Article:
The following afternoon we passed the mouth of the Yazoo, and ere long Vicksburg was seen in the distance. Having a few hours here, I took the opportunity to land and examine the city and fortifications. The city is elevated, the ground very uneven, and the place is far from being compactly built. At present the streets are in a filthy condition, and the general appearance of the whole city is offensive. Notwithstanding this, the city is crowded all the time. Vicksburg is without doubt perfectly impregnable, and can be reduced only by starvation. The fortification are within and without, and no force could take it by storm. The “caves” have for the most part been filled up, and the shells and bullets once so plenty, have now disappeared from the streets. I heard that it had been computed that over ten thousand shells were thrown into the city. Since the embargo on the cotton trade, Vicksburg, as well as all other trading places on the river, has been extremely dull for speculators. ->

A Northern merchant (you can best judge of his principles) informed me that last winter he sold eight thousand dollars’ worth of goods in Vicksburg, of which he knew one third went to the Confederacy. This is all ended at present, but hordes of speculators are here expecting the bars to be lifted every day. A speculator can get cotton by exchanging goods needed on the plantations, at about $100 or $200 a bale. I hear some who have cleared one hundred and sixty thousand dollars in four months of cotton speculation.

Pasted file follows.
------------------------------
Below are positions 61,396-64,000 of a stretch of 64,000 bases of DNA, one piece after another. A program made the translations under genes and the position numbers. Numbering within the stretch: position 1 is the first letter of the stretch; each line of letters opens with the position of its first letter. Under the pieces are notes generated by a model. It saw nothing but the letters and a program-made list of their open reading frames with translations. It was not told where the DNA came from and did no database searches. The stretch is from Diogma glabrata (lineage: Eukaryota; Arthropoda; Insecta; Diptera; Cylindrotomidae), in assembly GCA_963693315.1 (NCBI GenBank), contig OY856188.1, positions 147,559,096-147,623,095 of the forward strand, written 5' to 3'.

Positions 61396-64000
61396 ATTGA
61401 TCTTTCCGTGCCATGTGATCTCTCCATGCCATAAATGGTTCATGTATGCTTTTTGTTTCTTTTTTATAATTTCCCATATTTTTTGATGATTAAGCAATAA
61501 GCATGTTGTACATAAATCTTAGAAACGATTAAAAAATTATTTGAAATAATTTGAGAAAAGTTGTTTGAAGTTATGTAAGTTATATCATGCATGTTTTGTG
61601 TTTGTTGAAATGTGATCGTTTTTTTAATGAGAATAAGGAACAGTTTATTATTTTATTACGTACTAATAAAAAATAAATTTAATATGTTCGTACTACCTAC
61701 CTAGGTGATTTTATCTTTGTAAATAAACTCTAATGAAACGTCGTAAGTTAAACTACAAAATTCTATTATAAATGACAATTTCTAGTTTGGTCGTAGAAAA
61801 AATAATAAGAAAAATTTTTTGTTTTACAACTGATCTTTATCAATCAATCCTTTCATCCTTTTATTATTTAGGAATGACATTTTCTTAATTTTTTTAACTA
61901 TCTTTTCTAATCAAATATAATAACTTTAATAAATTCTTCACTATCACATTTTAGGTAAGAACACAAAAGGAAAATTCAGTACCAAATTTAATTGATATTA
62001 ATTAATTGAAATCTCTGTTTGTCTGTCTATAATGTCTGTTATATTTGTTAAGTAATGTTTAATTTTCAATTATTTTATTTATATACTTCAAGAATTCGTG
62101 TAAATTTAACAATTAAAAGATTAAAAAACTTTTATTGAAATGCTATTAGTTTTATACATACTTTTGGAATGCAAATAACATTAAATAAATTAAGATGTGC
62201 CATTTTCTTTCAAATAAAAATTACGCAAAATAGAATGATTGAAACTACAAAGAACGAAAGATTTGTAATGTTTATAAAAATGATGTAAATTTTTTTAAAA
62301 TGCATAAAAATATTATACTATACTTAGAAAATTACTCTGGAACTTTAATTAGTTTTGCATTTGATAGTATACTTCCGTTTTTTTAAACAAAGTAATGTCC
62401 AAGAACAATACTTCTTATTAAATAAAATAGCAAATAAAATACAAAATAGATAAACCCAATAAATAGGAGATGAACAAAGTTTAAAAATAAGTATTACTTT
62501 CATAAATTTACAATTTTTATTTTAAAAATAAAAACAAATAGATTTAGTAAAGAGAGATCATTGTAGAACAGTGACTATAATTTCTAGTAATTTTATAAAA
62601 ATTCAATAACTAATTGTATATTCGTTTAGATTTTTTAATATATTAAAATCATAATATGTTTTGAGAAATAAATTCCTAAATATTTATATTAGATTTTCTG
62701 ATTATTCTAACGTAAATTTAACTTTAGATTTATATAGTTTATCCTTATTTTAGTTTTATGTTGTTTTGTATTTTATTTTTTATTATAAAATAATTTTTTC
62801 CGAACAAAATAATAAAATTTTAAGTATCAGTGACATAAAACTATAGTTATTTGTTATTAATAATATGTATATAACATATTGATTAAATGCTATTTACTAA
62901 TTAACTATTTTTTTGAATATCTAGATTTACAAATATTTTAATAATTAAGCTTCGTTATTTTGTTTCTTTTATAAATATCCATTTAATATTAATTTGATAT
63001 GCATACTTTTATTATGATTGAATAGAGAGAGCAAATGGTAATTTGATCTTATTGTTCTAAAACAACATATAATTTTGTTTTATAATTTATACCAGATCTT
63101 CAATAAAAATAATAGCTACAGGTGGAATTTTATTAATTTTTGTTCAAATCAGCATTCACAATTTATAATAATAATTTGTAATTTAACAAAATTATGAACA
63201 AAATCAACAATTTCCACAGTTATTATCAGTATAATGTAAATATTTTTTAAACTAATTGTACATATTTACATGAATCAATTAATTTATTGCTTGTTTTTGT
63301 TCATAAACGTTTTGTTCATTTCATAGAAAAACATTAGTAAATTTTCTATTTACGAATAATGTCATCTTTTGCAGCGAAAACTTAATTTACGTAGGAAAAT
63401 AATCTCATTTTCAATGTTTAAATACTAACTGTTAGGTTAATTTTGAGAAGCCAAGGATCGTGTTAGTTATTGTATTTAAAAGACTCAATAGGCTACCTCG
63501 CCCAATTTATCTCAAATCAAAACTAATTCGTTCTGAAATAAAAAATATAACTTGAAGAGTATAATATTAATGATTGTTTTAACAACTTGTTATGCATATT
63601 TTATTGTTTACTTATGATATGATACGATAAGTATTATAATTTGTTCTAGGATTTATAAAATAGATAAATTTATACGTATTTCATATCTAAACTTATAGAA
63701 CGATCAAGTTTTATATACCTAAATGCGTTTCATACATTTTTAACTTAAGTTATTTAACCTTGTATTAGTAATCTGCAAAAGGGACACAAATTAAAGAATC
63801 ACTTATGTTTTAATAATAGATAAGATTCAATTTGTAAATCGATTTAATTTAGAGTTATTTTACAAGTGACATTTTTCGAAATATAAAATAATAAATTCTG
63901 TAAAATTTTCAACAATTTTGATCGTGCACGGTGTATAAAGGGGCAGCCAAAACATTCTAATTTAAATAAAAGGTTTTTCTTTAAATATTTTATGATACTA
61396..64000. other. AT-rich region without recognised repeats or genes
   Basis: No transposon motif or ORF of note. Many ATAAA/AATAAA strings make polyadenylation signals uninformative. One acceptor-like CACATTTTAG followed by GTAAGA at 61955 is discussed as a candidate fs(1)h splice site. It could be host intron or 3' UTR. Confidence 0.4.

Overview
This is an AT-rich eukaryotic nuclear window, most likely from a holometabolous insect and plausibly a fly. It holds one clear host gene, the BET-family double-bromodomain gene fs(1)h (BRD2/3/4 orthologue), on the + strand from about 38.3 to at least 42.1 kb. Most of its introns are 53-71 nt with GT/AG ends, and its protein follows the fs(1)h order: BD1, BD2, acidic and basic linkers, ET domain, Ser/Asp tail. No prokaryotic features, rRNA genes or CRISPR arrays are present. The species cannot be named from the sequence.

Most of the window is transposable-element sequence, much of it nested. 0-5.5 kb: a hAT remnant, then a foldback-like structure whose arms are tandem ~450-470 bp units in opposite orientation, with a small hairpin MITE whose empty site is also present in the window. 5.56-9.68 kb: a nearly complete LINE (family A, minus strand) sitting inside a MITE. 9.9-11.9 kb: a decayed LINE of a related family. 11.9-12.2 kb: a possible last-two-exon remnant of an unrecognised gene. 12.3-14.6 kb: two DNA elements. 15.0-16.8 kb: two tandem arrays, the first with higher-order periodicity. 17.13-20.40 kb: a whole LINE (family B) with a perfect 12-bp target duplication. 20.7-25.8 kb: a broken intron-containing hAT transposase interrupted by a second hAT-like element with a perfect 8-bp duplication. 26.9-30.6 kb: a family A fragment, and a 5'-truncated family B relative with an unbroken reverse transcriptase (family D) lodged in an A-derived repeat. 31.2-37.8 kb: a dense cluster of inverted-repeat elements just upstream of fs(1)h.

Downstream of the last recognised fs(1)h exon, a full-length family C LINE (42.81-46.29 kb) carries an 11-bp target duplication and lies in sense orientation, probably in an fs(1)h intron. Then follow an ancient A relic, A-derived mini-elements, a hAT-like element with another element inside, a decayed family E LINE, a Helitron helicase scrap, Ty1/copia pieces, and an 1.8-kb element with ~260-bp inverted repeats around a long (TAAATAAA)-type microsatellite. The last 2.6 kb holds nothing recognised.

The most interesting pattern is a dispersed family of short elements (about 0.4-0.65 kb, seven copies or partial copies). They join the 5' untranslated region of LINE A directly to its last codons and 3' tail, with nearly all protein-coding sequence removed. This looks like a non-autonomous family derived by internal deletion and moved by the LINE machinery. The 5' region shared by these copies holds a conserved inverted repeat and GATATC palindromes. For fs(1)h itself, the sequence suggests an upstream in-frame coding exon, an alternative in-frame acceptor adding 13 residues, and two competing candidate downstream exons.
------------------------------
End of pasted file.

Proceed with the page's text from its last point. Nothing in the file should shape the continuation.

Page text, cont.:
On the evening of the fifth day from Cairo the Ida reached Natchez, which is by far the most picturesque place on the river. The city proper is built on a bluff, two hundred feet above the surface of the river. The lower part of the land, where the heavy shipping business is done, is called Natchez under the Hill. The view of the Mississippi from the bluff is perhaps the finest anywhere upon the river. Immediately in front and extending for miles, the great cypress swamps of Louisiana are seen. To the right, left and in front (the latter owing to one of the numerous bends in the Mississippi,) the shining waters of the great river are seen, and directly below, anchored in the stream, are an iron-clad and a gunboat. Prior to the war, for many miles the snow white cotton fields could be seen from the bluff, but at present the traveller sees only a few scattered plants within sight of the river. All that is raised is inland and generally within the rebel lines. The city of Natchez has been disturbed as little as any Southern place. It is at present a military post, and under the command of Gen. Braymand. The Confederates seize their conscripts right up to the lines, which at present are kept well close. Two escaping Conscripts were shot outside the lines a few nights since, but such things are of almost daily occurrence.